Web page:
Thursday, December 9

Vaccination Centers Nationwide Ready for Super Saturday Vaxathon

An attempt to revive the community spirit, mischief and city-to-city competition of telethons of the past will be launched across the country this weekend with the Super Saturday Vaxathon.

Vaccination center sign

Over 120 additional vaccination sites will be open for tomorrow’s ‘Super Saturday’ event.
Photo: RNZ // Angus Dreaver

Vaccination clinics across the country will be open, as well as in emerging venues, with many offering gifts, entertainment, and food to try and boost Aotearoa’s vaccination rates.

The telethons of yesteryear were all about bringing the community together to raise funds and tomorrow’s Vaxathon Super Saturday strives to bring the community together to give a much-needed boost to vaccination numbers.

One of the event’s organizers, Tamati Sheppard-Wipiiti from the Health Ministry, said the event was inspired by sports days between marae, known as Pa Wars.

Sheppard-Wipiiti said they had been working on the idea for weeks.

They wanted to tap into people’s love of working together and competing with each other, he said.

The organizers would encourage people to stick to social distancing requirements, but would also create a fun atmosphere.

“We are at level 2 and we are at level 3. So we have had to issue guidelines on how to do that safely in terms of the vaxathon,” Sheppard-Wipiiti said.

“We’re trying to figure out how we do the conga at the Avalon TV studios five feet, six feet away. Yeah, it’s going to be challenged, but we have this.”

DHB, health providers, and community groups in small towns and large cities are helping to organize events.

Healthcare provider Tui Ora is hosting events in Waitara and Moturoa in New Plymouth.

Tui Ora communications chief Bianca Ruakere said people who get vaccinated help themselves and their community.

In Waitara there would be free coffee, free sizzling hot dogs and anyone who got vaccinated there would receive a $ 20 voucher for the New World, Ruakere said.

“They will also make donations to the Waitara Food Bank of $ 20 for each vaccine given at that clinic tomorrow. We also have some raffles for grocery baskets and youth ages 12-18 can enter the raffle to win a UE Boom.”

Tui Ora’s clinic in New Plymouth will have a live DJ, free bacon bread and fried egg giveaways and more $ 20 grocery vouchers.

East Christchurch has some of the lowest vaccination rates in Christchurch, and Eastgate Mall healthcare provider The Loft, Kate O’Grady, hopes to raise those numbers this weekend.

“As part of a 90 percent (vaccination drive) for Canterbury, the Canterbury Chamber of Commerce has donated a Rollick’in Gelato truck. We also have the Miter 10 BBQ on the way. We have the Black Thunders who are going to be at the Main car park. There’s a big bouncy castle. We have lots of prizes to give away. “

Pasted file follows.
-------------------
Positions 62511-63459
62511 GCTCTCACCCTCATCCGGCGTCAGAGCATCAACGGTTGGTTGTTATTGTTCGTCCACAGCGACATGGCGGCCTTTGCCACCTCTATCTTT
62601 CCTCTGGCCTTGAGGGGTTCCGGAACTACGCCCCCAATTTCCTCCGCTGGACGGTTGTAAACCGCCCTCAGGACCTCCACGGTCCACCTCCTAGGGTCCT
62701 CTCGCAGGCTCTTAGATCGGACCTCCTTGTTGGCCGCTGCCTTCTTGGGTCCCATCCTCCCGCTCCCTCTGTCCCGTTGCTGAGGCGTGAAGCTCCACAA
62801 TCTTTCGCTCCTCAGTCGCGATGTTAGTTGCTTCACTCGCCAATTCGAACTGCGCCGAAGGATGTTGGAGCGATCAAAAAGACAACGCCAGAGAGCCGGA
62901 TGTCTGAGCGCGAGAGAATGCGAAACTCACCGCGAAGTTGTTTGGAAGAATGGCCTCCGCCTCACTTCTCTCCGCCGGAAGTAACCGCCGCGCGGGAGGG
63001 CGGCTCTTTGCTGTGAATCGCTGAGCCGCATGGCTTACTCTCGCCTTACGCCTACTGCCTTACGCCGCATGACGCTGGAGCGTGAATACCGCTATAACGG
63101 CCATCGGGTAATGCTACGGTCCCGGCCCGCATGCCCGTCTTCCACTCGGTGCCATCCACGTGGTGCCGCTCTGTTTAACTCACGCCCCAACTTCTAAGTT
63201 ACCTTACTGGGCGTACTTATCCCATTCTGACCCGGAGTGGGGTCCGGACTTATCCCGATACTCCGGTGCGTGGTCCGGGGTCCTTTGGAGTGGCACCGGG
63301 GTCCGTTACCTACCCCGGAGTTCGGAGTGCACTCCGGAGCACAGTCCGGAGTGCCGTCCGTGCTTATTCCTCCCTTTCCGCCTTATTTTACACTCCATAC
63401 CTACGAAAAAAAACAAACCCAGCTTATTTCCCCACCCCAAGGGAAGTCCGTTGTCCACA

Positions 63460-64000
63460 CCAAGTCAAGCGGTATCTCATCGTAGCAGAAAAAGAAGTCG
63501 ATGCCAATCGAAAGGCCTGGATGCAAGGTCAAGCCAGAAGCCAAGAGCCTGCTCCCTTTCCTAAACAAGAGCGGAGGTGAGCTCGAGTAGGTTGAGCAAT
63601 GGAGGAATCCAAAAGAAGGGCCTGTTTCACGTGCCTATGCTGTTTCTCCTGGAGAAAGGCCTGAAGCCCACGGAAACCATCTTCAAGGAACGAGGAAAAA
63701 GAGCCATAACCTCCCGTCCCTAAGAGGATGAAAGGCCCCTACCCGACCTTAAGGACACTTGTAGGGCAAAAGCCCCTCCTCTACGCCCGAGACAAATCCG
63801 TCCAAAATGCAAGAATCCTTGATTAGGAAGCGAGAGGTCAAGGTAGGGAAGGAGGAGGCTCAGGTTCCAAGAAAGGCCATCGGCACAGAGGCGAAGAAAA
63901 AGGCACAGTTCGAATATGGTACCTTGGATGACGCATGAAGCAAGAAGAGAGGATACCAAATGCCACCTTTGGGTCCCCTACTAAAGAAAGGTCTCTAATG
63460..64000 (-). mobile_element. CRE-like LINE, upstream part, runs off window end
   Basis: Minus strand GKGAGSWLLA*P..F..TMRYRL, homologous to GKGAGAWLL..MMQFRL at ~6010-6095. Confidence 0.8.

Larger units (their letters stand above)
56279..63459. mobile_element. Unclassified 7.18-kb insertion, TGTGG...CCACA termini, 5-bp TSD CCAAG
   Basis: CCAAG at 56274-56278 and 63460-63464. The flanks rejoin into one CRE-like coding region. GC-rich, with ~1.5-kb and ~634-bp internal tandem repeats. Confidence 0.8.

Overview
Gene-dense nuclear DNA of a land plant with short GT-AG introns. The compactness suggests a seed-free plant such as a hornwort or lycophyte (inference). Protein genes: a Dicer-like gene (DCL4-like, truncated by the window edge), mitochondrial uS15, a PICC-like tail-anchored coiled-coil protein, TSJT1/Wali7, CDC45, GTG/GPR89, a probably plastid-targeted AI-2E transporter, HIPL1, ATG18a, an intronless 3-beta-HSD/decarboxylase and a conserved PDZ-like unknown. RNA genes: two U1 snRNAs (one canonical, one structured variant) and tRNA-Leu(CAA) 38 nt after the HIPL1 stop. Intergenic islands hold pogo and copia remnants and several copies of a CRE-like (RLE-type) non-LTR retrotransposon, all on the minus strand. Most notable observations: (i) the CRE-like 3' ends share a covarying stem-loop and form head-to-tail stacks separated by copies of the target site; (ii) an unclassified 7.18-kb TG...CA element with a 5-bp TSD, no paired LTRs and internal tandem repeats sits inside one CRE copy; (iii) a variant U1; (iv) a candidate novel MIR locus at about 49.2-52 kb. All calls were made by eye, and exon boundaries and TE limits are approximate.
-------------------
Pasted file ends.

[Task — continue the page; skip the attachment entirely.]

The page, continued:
In Queenstown, people can get vaccinated while enjoying a view of Lake Wakatipu aboard the Earnslaw on Saturday.

Queenstown has one of the highest vaccination rates in the country, but Stephen England-Hall said they wanted to help encourage the few remaining.

“They will get on the ship. They will get vaccinated and then go up to the deck of the boardwalk where they can receive a free barista coffee from the Earnslaw crew while they are under observation.

“At the end of that, they have the opportunity to take a tour of the ship, if they wish, while it is moored. Then when they leave the ship, back at the dock, they can turn the wheel and be in to win some trips or prizes. “.

In Auckland, Super Saturday attractions will include TV and sports stars, Mr Whippy trucks, free coffee and food, cash prizes and costumes.

With Auckland still under alert level 3 restrictions and new cases popping up every day, the director of clinical operations for the Auckland vaccination program, Dr Sarah Hartnell, said that special care had been taken to ensure that events were insurance.

“Some of our focuses for our activities are always on the outside,” Hartnell said.

“So that’s the first thing we’ve made clear. Distancing is very, very important. Particularly if there is food and drink around, you really have to be careful and keep people in their bubbles and properly distanced.”

However, the events, entertainment, and temptations weren’t evenly distributed across the country, and Jason Herrick, president of Federated Farmer’s Southland, didn’t think it would be of much use to farmers.

It was a particularly busy time of year, he said.

“We are calving and mating, particularly on dairy farms, and there are a lot of sheep farmers calving right now, so you know, the arable guys have tried to put the crops in the ground. So time away from the farmers. It’s a precious time at this time of year, so they may feel the pressures from all angles about whether they can leave the farm to do it. “

Information on local events is available on the Ministry of Health website and local DHB websites.

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